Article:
11 August 2009
A strange update on the Nachterstedt landslide
Posted by Dave Petley
A strange update has appeared in the “The Local” regarding the Nachterstedt landslide. This reports that “Scientists at the Collm Observatory at Leipzig University registered an underground movement in the area measuring 1.0 on the Richter Scale, just six minutes before the first call to the emergency services on July 18. An earthquake can be ruled out, the scientists told Der Spiegel magazine, but they suggested it would be feasible that an old mining tunnel collapsed, causing the landslide. “
For info a magnitude 1.0 earthquake is the equivalent of about 30 kg of TNT. I cannot understand why the scientists believe that this was a tunnel collapsing. To me it is far more likely that the signal was the landslide itself occurring. I must admit that I cannot understand why the collapse of an underground mine working would cause this catastrophic slide anyway.
On another matter, the paper also reports that a further collapse is considered likely:
“Surveyors have been pulled back out of the Auf der Halde community, where the ground has sunk by a further 0.4 millimetres and is expected to also collapse. Preparations are now being made for emergency measures to be taken should the remaining houses also fall into the Concordia Lake, which was created by flooding an old open-pit mine.”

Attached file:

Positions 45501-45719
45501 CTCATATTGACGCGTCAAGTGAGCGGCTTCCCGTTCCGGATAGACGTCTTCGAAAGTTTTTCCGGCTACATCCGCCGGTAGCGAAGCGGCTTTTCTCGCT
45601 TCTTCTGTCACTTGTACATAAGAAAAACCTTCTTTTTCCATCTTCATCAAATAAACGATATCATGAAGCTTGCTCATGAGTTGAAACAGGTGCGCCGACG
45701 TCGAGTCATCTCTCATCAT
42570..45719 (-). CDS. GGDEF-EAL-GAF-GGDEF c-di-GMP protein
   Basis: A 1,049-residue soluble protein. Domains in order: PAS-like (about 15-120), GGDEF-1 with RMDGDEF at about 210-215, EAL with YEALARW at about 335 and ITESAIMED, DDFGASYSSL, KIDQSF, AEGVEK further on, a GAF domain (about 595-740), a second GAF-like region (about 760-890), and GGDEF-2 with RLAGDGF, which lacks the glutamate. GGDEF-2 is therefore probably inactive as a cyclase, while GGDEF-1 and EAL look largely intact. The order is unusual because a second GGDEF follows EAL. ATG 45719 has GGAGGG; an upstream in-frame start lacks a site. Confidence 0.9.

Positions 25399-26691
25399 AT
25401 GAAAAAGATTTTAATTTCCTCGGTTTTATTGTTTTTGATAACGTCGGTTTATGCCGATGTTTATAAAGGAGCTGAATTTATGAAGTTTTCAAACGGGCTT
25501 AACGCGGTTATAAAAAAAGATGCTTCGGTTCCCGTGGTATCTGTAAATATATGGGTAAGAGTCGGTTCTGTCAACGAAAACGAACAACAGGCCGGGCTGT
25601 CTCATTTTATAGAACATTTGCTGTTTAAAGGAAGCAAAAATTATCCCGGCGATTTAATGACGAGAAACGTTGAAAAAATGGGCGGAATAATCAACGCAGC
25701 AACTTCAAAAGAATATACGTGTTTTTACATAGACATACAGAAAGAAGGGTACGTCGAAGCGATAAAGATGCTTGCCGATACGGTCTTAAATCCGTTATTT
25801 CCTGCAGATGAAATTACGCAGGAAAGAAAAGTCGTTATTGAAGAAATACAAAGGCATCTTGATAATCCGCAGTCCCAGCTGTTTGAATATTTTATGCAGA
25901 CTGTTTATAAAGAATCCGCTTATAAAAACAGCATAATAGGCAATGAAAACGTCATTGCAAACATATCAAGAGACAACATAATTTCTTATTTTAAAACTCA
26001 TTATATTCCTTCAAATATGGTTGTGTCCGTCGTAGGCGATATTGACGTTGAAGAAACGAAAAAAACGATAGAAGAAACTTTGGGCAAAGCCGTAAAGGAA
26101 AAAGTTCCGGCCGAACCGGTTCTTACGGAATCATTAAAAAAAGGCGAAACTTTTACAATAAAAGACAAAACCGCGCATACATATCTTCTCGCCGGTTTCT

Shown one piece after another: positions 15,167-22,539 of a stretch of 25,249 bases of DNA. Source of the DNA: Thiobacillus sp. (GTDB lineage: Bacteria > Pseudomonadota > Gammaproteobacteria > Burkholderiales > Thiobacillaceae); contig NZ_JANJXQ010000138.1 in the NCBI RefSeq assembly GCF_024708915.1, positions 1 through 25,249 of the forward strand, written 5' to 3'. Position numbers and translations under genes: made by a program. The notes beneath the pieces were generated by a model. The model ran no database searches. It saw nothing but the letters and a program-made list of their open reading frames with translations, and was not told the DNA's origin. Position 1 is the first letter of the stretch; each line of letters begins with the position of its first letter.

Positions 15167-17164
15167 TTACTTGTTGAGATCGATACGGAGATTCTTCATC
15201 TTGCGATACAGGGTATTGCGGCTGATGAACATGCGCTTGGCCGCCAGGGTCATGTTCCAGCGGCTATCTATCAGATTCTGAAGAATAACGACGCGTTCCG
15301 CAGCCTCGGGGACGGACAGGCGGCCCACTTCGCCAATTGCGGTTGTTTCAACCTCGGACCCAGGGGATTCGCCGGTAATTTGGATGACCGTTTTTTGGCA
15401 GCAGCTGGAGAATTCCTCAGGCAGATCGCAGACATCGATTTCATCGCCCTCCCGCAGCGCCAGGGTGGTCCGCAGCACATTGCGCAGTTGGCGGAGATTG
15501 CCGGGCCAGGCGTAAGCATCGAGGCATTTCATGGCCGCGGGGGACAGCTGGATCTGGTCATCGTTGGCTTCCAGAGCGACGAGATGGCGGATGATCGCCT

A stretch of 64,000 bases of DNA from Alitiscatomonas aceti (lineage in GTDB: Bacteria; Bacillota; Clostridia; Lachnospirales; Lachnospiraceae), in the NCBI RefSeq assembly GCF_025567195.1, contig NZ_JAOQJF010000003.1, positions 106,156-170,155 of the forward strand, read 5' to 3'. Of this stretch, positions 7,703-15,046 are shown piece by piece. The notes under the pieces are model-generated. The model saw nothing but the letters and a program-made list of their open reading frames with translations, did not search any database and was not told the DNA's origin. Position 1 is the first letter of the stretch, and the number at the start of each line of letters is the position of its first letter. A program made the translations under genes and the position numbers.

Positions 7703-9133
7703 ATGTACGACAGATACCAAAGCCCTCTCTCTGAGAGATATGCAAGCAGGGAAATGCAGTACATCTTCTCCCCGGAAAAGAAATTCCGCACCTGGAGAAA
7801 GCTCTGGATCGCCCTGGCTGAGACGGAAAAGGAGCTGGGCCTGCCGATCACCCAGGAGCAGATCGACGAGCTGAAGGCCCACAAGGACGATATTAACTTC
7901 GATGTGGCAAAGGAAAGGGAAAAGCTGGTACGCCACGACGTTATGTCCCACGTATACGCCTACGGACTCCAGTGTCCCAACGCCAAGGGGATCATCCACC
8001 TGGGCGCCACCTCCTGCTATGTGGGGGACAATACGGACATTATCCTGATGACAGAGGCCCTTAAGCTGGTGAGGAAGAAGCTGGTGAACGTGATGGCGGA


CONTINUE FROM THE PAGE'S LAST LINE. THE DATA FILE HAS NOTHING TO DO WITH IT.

The scientists don't believe that the collaps of an old mining tunnel caused the "magnitude 1.0 earthquake". They intepreted the measurement as an indicator for the landslide itself. Only some news magazines wrote that the measurement was caused by a tunnel collaps, what is obviously wrong. See here: http://www.lvz-online.de/aktuell/content/106153.htmlHowever: the tunnel collaps is a possibility to explain a liquefaction of the more or less water-saturated dump.
Right. Meanwhile, EffJot has posted some interesting maps of the area: http://blog.effjot.net/2009/07/geologische-karten-zu-nachterstedt/The scientists from the observatory of Leipzig University have posted the seismogramms on their homepage:http://www.uni-leipzig.de/collm/news.htmlFurthermore, you can get the daily seismogramms from the Saxony stations here:http://linap6.geo.uni-leipzig.de/sxweb/(CLL stands for Collm observatory)Cheers,Christoph